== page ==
Published on April 27, 2013
If you have charitable goals as part of your estate plan, naming a charity as the beneficiary of your traditional IRA or retirement plan can be compelling. When you name your spouse, children, or others as beneficiaries, the full value of your traditional IRA or retirement plan will be part of your taxable estate. In addition, the beneficiary will be subject to income tax on the distributions received. In contrast, if you name a qualified tax-exempt charity as your beneficiary, your traditional IRA or retirement plan will not be subject to estate tax as your estate will receive a charitable deduction. Moreover, the charity will not have to pay any income tax on the funds received. If you are including charities in your estate plan, talk with your estate planning attorney to determine if this is the right choice for you.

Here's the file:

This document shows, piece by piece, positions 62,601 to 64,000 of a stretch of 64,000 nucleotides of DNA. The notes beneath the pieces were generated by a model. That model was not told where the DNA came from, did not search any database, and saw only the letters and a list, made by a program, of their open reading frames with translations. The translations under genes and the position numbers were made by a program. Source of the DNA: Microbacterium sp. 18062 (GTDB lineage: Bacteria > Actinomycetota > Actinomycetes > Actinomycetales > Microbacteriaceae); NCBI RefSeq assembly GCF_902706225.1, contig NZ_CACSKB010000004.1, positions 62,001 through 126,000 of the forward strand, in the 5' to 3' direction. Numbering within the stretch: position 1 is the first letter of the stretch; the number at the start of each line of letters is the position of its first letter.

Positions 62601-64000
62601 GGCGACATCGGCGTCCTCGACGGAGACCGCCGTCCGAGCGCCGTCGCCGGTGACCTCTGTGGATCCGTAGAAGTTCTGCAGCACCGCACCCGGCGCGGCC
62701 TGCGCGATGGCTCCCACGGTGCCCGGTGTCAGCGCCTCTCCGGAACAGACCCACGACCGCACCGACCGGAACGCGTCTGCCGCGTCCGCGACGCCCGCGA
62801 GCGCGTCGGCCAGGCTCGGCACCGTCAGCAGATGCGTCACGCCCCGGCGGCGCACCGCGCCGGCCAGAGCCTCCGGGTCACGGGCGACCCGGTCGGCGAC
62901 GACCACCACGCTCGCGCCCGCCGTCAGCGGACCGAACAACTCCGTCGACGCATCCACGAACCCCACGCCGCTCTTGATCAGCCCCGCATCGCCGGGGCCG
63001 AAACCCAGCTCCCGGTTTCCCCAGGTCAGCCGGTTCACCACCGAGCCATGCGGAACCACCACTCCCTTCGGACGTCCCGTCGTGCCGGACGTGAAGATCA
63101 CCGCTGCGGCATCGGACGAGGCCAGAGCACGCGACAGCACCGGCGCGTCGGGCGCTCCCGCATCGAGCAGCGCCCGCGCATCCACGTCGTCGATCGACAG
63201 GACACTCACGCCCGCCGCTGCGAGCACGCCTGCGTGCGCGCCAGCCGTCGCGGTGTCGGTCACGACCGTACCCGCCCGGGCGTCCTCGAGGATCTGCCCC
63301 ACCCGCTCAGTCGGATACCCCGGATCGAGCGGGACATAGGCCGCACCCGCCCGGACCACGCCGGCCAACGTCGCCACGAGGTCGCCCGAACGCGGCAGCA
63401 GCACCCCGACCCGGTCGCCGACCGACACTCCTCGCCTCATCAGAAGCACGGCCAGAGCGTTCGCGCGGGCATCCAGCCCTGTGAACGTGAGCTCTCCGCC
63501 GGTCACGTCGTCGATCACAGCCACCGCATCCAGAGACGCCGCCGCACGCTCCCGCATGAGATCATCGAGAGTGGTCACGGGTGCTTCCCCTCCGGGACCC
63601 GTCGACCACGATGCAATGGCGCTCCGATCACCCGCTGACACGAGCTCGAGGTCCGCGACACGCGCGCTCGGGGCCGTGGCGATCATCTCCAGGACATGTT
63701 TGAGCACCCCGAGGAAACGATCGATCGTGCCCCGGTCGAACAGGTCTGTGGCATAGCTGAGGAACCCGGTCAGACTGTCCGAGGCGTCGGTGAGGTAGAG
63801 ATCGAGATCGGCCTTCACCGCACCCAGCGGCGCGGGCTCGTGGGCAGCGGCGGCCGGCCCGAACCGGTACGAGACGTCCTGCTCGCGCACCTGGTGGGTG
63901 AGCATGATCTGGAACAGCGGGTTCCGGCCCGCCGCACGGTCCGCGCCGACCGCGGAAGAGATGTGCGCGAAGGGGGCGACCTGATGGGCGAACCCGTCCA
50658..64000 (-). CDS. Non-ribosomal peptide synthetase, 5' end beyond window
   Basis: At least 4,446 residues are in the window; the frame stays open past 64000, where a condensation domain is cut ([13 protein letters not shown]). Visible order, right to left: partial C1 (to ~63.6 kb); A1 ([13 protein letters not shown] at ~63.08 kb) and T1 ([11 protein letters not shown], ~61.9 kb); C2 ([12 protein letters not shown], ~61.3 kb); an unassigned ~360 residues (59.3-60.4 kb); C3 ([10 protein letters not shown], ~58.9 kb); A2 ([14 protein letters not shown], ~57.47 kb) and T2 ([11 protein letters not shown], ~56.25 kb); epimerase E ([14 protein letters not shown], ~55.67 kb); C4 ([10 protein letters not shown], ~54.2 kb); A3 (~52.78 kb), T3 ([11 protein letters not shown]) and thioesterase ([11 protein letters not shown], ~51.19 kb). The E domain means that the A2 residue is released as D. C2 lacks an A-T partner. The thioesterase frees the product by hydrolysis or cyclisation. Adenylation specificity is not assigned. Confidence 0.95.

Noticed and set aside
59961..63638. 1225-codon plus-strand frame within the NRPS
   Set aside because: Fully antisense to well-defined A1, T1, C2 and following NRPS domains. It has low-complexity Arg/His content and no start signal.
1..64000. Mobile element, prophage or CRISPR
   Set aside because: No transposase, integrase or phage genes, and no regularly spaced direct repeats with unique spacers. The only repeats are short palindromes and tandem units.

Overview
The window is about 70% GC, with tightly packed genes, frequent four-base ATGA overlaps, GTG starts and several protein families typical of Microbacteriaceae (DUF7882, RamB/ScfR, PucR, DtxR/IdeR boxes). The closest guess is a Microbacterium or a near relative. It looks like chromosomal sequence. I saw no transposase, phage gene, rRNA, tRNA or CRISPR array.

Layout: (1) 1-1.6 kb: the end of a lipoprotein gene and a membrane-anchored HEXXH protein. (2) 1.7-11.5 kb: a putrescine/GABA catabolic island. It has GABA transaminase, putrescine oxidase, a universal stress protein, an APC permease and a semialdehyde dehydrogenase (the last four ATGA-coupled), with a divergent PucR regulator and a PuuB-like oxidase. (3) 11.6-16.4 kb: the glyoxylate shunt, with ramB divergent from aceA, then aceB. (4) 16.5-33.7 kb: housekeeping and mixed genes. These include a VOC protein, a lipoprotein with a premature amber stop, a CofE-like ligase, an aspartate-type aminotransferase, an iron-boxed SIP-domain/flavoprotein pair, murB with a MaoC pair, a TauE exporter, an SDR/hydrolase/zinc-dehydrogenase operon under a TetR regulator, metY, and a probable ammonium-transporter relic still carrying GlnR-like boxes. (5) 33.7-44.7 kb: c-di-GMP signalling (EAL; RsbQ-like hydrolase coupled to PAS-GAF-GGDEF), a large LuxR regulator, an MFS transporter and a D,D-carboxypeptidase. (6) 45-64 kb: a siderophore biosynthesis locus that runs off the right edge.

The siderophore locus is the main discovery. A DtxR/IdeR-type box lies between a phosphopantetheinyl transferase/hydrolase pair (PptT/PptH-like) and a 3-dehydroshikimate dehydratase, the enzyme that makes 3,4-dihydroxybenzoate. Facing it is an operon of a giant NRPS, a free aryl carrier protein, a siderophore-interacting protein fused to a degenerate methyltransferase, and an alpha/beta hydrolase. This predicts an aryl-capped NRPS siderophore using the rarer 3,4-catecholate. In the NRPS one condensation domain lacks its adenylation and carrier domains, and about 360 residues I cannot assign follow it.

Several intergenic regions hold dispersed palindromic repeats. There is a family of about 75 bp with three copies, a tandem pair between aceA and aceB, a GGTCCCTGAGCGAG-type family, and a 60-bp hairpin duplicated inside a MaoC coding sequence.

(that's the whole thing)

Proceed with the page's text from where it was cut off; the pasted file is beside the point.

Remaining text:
Kari A. Brotherton
Ryan, Swanson & Cleveland, PLLC
1201 3rd Avenue, Suite 3400, Seattle, WA 98101
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